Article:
between you and the hard knocks of browser inconsistencies by leveraging JavaScript
and other web technologies for all that they’re worth—not by attempting to build a
brittle, superficial layer to reimplement or work around them. Dojo makes a great
addition to a project that’s already using YUI!* or even a server side framework that
might benefit from offloading some of the work over to the client.

* http://developer.yahoo.com/yui/

Preface |


Dojo packs the standard JavaScript library you’ve always wanted, the collection of
drop-in replacements for the customized HTML controls and CSS layout hacks
you’ve implemented again and again, and the build tools and unit tests that would
have been so handy when it came time for migrating to production. Dojo isn’t just a
JavaScript toolkit, Dojo is the JavaScript toolkit—and right now is a great time to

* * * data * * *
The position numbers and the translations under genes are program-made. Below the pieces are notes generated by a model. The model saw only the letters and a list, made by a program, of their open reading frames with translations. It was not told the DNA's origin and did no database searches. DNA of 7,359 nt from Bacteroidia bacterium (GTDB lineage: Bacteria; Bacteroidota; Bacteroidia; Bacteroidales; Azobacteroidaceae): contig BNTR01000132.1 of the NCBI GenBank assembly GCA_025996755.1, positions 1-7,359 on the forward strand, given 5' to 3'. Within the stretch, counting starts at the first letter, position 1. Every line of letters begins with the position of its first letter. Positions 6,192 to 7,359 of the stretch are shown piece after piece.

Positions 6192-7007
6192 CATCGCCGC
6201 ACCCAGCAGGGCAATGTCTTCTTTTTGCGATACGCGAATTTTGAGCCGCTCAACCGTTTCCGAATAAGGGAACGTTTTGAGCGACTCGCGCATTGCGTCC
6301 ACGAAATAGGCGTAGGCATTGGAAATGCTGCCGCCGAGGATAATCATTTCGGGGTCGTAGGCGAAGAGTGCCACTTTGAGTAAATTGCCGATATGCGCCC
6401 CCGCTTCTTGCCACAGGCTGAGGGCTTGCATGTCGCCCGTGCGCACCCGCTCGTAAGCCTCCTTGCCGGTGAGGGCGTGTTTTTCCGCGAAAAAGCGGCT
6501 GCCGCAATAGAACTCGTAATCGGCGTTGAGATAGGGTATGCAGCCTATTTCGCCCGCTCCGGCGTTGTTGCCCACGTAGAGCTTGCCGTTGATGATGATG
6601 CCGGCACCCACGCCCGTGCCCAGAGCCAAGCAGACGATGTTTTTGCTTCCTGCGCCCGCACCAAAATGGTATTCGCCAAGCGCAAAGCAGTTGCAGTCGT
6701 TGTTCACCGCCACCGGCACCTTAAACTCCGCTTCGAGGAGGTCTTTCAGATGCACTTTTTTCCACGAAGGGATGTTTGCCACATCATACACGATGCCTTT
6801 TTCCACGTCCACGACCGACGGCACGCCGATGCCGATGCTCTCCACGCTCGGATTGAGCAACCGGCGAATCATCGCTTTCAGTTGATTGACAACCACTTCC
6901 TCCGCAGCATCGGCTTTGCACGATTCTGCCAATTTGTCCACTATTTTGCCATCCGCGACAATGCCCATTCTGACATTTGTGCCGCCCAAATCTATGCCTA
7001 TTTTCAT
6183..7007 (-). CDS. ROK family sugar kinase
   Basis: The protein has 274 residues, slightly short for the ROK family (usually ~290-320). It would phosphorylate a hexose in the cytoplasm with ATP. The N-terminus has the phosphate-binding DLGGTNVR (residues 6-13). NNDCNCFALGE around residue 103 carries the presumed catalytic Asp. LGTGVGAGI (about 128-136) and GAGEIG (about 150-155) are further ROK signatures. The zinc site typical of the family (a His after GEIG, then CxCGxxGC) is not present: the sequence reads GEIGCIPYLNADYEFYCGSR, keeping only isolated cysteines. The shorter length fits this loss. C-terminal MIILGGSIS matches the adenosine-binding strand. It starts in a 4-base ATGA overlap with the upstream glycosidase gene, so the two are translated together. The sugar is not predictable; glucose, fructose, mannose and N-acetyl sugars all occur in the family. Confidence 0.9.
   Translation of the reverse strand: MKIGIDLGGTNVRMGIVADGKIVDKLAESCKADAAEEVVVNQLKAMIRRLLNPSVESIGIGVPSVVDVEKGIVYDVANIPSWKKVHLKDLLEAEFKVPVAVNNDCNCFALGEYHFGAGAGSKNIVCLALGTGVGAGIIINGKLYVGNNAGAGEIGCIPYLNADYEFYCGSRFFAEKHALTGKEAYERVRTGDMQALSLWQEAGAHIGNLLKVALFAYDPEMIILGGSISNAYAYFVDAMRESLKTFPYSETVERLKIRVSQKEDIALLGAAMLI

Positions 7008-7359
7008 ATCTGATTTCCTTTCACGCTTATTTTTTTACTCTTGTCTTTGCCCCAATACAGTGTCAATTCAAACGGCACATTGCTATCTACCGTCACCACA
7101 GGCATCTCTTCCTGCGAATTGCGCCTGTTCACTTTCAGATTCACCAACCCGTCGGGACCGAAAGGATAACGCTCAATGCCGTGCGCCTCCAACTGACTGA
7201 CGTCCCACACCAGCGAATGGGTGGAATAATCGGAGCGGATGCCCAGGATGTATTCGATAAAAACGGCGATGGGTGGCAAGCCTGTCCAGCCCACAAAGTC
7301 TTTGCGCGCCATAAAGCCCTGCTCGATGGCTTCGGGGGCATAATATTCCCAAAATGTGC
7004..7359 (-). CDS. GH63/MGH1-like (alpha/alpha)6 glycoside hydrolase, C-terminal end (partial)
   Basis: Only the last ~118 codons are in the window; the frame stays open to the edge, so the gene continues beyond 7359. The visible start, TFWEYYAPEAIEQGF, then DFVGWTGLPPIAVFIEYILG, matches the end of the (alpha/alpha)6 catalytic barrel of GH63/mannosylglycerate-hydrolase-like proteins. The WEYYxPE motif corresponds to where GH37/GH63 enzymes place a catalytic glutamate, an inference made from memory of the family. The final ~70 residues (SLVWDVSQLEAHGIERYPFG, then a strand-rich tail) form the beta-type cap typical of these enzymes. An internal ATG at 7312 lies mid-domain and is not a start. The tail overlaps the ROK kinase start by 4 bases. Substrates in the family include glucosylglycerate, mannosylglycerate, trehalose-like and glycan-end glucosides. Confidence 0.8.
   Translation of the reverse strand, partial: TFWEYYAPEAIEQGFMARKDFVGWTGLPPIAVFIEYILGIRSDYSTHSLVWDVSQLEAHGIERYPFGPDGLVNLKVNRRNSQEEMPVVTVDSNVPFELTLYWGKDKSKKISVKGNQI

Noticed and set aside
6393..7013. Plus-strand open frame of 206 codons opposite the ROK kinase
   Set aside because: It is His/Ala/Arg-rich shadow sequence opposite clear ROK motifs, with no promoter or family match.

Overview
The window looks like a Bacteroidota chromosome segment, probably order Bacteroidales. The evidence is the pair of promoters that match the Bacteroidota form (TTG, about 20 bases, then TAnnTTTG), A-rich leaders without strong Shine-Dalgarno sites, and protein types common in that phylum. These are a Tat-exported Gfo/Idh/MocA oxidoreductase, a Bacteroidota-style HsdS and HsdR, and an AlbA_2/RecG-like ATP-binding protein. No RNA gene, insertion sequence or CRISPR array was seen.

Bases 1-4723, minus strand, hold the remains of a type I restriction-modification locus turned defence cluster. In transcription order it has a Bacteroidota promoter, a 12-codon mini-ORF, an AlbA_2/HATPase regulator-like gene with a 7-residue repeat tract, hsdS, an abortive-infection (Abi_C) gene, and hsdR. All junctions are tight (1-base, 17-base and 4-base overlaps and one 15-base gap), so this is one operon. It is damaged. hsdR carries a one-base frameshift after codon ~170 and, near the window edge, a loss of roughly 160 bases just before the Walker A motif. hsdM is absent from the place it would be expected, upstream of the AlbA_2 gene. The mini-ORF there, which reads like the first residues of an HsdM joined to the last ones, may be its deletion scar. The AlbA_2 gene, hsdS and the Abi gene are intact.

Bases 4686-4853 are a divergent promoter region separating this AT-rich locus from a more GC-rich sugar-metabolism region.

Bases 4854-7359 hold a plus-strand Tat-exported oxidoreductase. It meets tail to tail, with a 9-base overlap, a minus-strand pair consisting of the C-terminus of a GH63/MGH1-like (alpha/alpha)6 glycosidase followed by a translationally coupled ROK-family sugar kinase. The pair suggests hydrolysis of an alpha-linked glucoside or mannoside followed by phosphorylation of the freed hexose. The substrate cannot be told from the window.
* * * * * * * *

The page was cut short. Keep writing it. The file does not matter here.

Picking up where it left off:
learn how to use it to make your life easier and the experience of your end users
everything that it possibly can be. Dojo is revolutionizing web development, and
gaining momentum fast.
Whatever web development project may be on your horizon, rest assured that Dojo
can help you realize it quickly and with minimal boilerplate so that you’re left with
the cleanest, most maintainable implementation possible. My sincere hope is that
this book relates Dojo’s story so effectively that you’ll spend minimal time scrambling around for answers and be able to fully concentrate on engaging the challenging (and far more interesting) problems that you’ve set out to solve.

Why Dojo?
Undoubtedly, there is a swatch of JavaScript toolkits available today, so you might
already be wondering what Dojo provides that you can’t get somewhere else. Keeping in mind that the very nature of a toolkit or library being built upon a completely
interpreted language makes it theoretically possible for any other toolkit to do the
very same things, it’s not so much what can Dojo do that other can’t do; rather, it’s
more about the effectiveness of getting work done along with the community, philosophy, and licensing aspects that surround it.
You might think of it like this: it’s theoretically possible to build a house using only a